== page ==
|65.||Sinha A, Sazawal S, Kumar R, Sood S, Reddaiah VP, Singh B, et al. Typhoid fever in children aged less than 5 years. Lancet 1999; 354 : 734-7. |
|66.||Saha SK, Baqui AH, Hanif M, Darmstadt GL, Ruhulamin M, Nagatake T, et al. Typhoid fever in Bangladesh: implications for vaccination policy. Pediatr Infect Dis J 2001; 20 : 521-4. |
|67.||Lin FY, Vo AH, Phan VB, Nguyen TT, Bryla D, Tran CT, et al. The epidemiology of typhoid fever in the Dong Thap Province, Mekong Delta region of Vietnam. Am J Trop Med Hyg 2000; 62 : 644-8. |
|68.||Brooks WA, Hossain A, Goswami D, Nahar K, Alam K, Ahmed N, et al. Bacteremic typhoid fever in children in an urban slum, Bangladesh. Emerg Infect Dis 2005; 11 : 326-9. |
|69.||Micoli F, Rondini S, Pisoni I, Proietti D, Berti F, Costantino P, et al. Vi-CRM 197 as a new conjugate vaccine against Salmonella Typhi. Vaccine 2011; 29 : 712-20. |
|70.||Rollenhagen C, Sorensen M, Rizos K, Hurvitz R, Bumann D. Antigen selection based on expression levels during infection facilitates vaccine development for an intracellular pathogen. Proc Natl Acad Sci USA 2004; 101 : 8739-44. |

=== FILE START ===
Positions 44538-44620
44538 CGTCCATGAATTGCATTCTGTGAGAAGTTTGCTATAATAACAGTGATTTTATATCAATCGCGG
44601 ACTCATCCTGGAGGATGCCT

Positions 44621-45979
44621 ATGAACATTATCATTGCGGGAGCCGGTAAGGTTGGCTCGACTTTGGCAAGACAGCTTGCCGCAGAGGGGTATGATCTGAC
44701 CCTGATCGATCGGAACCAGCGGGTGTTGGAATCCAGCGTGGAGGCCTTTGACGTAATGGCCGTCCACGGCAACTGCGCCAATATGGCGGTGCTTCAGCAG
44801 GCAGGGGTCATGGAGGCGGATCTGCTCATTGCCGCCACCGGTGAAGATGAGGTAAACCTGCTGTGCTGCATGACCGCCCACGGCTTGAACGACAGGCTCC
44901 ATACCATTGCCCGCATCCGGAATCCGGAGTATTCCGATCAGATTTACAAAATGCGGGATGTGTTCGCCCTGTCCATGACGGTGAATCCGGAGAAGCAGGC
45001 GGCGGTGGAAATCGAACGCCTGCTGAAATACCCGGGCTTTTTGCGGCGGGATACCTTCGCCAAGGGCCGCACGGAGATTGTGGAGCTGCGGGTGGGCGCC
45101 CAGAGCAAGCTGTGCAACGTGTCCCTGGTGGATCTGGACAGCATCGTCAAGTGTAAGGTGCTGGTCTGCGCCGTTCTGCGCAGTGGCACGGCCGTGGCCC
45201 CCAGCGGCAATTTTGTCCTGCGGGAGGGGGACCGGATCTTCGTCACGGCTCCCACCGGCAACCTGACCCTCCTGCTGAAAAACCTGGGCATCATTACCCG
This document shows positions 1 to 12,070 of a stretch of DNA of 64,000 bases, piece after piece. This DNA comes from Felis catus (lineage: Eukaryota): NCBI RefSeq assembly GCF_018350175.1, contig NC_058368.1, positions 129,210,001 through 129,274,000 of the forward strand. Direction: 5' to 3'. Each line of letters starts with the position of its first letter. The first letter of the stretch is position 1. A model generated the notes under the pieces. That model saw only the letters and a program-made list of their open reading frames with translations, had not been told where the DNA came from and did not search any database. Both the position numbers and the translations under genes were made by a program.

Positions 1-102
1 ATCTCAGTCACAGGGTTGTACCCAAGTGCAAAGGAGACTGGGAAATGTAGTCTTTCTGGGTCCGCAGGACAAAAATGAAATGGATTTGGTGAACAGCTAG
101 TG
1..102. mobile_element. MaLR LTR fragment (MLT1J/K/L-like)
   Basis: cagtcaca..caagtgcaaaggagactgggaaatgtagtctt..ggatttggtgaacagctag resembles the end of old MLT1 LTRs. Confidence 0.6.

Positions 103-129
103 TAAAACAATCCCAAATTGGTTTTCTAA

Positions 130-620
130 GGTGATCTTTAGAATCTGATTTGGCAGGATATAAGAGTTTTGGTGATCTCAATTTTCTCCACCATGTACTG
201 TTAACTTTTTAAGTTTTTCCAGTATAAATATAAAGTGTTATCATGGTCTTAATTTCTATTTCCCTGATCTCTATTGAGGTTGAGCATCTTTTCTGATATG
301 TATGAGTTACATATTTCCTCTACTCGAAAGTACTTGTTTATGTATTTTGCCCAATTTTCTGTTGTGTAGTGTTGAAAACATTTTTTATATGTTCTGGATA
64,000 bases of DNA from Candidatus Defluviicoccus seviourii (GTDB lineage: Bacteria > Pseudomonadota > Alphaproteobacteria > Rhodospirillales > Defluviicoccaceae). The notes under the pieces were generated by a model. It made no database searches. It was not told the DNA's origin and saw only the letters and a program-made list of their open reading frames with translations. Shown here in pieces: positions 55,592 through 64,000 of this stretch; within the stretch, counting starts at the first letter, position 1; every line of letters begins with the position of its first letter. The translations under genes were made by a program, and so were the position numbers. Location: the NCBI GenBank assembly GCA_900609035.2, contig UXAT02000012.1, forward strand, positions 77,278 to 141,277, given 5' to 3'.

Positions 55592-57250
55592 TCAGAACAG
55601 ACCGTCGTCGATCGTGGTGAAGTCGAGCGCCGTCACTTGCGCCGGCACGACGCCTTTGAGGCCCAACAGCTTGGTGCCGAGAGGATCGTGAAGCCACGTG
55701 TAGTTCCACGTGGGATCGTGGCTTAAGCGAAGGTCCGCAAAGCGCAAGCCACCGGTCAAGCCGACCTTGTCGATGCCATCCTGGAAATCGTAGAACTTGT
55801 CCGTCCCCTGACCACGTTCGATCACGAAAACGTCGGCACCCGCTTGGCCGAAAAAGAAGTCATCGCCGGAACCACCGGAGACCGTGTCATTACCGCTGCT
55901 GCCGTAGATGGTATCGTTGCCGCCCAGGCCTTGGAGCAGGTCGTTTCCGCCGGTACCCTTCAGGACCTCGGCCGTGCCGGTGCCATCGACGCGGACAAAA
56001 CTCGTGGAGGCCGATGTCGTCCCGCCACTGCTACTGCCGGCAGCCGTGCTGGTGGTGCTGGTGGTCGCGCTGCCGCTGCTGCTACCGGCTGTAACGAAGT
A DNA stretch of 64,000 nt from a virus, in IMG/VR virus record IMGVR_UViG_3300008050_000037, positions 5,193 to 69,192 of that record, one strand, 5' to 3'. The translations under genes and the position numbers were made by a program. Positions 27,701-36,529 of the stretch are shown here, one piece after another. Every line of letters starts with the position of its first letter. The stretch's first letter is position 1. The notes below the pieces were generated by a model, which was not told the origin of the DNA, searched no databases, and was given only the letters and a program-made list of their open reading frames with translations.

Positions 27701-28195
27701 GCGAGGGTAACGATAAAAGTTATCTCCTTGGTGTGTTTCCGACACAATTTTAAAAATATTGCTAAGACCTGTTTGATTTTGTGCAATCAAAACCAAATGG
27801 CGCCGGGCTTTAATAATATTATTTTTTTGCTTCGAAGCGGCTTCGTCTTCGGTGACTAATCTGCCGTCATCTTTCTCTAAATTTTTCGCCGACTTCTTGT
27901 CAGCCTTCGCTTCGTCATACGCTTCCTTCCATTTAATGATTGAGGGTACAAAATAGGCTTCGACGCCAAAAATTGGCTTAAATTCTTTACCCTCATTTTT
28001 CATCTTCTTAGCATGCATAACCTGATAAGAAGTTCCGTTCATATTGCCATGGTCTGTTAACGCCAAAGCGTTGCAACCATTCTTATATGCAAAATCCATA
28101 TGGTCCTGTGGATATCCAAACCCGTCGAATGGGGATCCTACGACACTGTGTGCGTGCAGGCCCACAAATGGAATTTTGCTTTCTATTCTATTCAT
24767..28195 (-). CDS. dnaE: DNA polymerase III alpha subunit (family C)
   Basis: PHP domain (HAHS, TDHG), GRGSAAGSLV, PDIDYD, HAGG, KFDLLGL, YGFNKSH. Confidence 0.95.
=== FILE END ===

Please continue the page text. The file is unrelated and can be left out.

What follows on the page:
|71.||Tran TH, Nguyen TD, Nguyen TT, Ninh TT, Tran NB, Nguyen VM, et al. A randomised trial evaluating the safety and immunogenicity of the novel single oral dose typhoid vaccine M01ZH09 in healthy Vietnamese children. PLoS One 2010; 5 : e11778. |
|72.||Tacket CO, Sztein MB, Wasserman SS, Losonsky G, Kotloff KL, Wyant TL, et al. Phase 2 clinical trial of attenuated Salmonella enterica serovar typhi oral live vector vaccine CVD 908-htrA in U.S. volunteers. Infect Immun 2000; 68 : 1196-201. |
|73.||Lin FY, Ho VA, Khiem HB, Trach DD, Bay PV, Thanh TC, et al. The efficacy of a Salmonella Typhi Vi conjugate vaccine in two-to-five-year-old children. N Engl J Med 2001; 344 : 1263-9. |
|74.||Hone DM, Tacket CO, Harris AM, Kay B, Losonsky G, Levine MM. Evaluation in volunteers of a candidate live oral attenuated Salmonella Typhi vector vaccine. J Clin Invest 1992; 90 : 412-20. |
|75.||Azze RF, Rodriguez JC, Iniesta MG, Marchena XR, Alfonso VM, Padron FT. Immunogenicity of a new Salmonella Typhi Vi polysaccharide vaccine--vax-TyVi--in Cuban school children and teenagers. Vaccine 2003; 21 : 2758-60. |